Columbus voters will have a chance to weigh in on police oversight in November. City leaders on Monday announced a charter amendment that would create a Civilian Review Board, a major goal of police reformers.
Mayor Andrew Ginther has already promised the review board will be a central topic of discussion in upcoming contract negotiations with the local police union. But he and other Columbus leaders felt that making the review board an amendment to the city’s charter would ensure its permanence and effectiveness for years to come.
“Over the past month, I have received thousands of emails, letters, calls on this topic,” said Columbus City Council member Rob Dorans on Monday. “One of the biggest things that I have heard, I know Council President Harden, the mayor, and others have heard, is the lack of trust folks have within the current system. It’s ironic – that is one of the key principles that national experts told us we need to establish an independent civilian review right here in the city of Columbus.”
Columbus is one of the largest cities in the country that does not already have a Civilian Review Board. The board would provide independent oversight of the Columbus Division of Police, as well as appoint an inspector general, who would head independent investigations into allegations of police misconduct.
If future city leadership wanted to get rid of the review board, however, they would need voter approval to remove it from the charter. The amendment ensures there will be funding to staff the board, and allows some elements of the review board to be implemented without negotiation from the police union.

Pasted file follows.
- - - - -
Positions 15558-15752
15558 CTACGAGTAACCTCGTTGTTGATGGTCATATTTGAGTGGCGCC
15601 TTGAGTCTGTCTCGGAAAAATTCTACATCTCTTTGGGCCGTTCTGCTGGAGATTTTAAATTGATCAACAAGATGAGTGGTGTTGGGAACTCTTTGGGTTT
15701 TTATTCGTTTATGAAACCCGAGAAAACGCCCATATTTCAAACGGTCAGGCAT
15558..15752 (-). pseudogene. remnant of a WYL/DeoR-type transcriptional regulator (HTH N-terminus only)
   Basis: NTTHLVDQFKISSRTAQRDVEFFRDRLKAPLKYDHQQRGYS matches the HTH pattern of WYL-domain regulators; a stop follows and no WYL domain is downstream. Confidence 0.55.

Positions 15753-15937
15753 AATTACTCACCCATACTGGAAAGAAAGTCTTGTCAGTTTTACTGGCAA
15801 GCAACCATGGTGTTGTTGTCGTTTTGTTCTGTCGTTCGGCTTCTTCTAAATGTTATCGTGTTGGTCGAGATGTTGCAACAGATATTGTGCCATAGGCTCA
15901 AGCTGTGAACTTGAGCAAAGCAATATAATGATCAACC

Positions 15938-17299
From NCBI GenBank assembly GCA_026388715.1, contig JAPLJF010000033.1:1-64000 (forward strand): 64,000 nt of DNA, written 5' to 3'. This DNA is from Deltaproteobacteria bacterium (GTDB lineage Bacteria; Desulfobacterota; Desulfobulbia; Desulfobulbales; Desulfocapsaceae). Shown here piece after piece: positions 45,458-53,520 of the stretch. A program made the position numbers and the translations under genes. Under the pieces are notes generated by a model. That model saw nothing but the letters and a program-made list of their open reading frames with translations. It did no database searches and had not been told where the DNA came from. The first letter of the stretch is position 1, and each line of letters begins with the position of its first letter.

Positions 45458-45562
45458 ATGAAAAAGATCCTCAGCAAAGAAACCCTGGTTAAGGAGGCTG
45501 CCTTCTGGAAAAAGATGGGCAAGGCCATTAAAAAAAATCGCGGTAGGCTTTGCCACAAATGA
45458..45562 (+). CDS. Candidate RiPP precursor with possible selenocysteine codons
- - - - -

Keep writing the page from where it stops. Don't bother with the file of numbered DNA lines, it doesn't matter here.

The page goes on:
“The charter amendment will allow Columbus voters to clearly demonstrate their desires for police reform,” Ginther said Monday, “and establish a framework per Civilian Review Board that has subpoena powers, the authority to conduct independent investigations, recommend disciplinary action, and that is fully staffed and funded.”
The city's Community Safety Advisory Commission recommended the creation of a review board back in January, but City Council members and other city officials began publicly backing the idea following weeks of protests over police reform and racism.
A working group selected by the mayor is currently ironing out best practices for the board, including how its members might be chosen, before November’s election.
Even if the charter passes, some key elements of the board still must be negotiated with the union, but Ginther hopes that having the voters' voices behind the push will send a clear message to the FOP. Ginther has taken a tougher tone recently with the union, which the mayor said is "not calling the shots anymore about how we police."
The Fraternal Order of Police Capital Lodge 9 could not immediately be reached for comment.
“The Division of Police will work within the framework that the community provides," said Columbus Police Chief Tom Quinlan in a written statement.
Columbus City Council will hold a hearing on the charter on July 22 at 3 p.m. and then vote on it at their next meeting on July 27. If passed, it will appear on the November ballot for a vote by residents.
Dorans says if community input is any indication, the amendment will likely pass. Ginther added that, given recent protests in Columbus about police brutality, he thinks the community is passionate about reform and anticipates November’s results will reflect that.